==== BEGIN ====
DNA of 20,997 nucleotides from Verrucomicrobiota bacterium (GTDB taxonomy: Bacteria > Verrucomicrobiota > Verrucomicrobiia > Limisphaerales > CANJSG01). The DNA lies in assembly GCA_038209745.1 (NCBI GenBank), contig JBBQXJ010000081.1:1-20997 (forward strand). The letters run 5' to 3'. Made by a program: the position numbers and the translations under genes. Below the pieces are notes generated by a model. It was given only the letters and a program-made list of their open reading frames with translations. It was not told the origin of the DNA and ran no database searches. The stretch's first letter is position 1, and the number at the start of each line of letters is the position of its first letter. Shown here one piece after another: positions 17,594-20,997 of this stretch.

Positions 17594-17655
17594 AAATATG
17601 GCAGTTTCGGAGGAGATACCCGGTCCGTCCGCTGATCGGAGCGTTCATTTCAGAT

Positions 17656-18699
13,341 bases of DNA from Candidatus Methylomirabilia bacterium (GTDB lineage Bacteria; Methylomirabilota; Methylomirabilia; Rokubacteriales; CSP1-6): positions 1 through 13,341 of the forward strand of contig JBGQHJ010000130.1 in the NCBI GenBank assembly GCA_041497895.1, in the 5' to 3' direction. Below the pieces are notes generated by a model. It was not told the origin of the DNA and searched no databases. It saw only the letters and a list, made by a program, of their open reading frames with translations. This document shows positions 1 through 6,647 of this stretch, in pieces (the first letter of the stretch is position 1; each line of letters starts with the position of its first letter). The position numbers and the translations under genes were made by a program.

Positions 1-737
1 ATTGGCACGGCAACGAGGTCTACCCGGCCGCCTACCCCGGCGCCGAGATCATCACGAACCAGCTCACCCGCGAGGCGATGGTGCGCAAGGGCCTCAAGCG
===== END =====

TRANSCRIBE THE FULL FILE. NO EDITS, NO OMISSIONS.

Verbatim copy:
DNA of 20,997 nucleotides from Verrucomicrobiota bacterium (GTDB taxonomy: Bacteria > Verrucomicrobiota > Verrucomicrobiia > Limisphaerales > CANJSG01). The DNA lies in assembly GCA_038209745.1 (NCBI GenBank), contig JBBQXJ010000081.1:1-20997 (forward strand). The letters run 5' to 3'. Made by a program: the position numbers and the translations under genes. Below the pieces are notes generated by a model. It was given only the letters and a program-made list of their open reading frames with translations. It was not told the origin of the DNA and ran no database searches. The stretch's first letter is position 1, and the number at the start of each line of letters is the position of its first letter. Shown here one piece after another: positions 17,594-20,997 of this stretch.

Positions 17594-17655
17594 AAATATG
17601 GCAGTTTCGGAGGAGATACCCGGTCCGTCCGCTGATCGGAGCGTTCATTTCAGAT

Positions 17656-18699
13,341 bases of DNA from Candidatus Methylomirabilia bacterium (GTDB lineage Bacteria; Methylomirabilota; Methylomirabilia; Rokubacteriales; CSP1-6): positions 1 through 13,341 of the forward strand of contig JBGQHJ010000130.1 in the NCBI GenBank assembly GCA_041497895.1, in the 5' to 3' direction. Below the pieces are notes generated by a model. It was not told the origin of the DNA and searched no databases. It saw only the letters and a list, made by a program, of their open reading frames with translations. This document shows positions 1 through 6,647 of this stretch, in pieces (the first letter of the stretch is position 1; each line of letters starts with the position of its first letter). The position numbers and the translations under genes were made by a program.

Positions 1-737
1 ATTGGCACGGCAACGAGGTCTACCCGGCCGCCTACCCCGGCGCCGAGATCATCACGAACCAGCTCACCCGCGAGGCGATGGTGCGCAAGGGCCTCAAGCG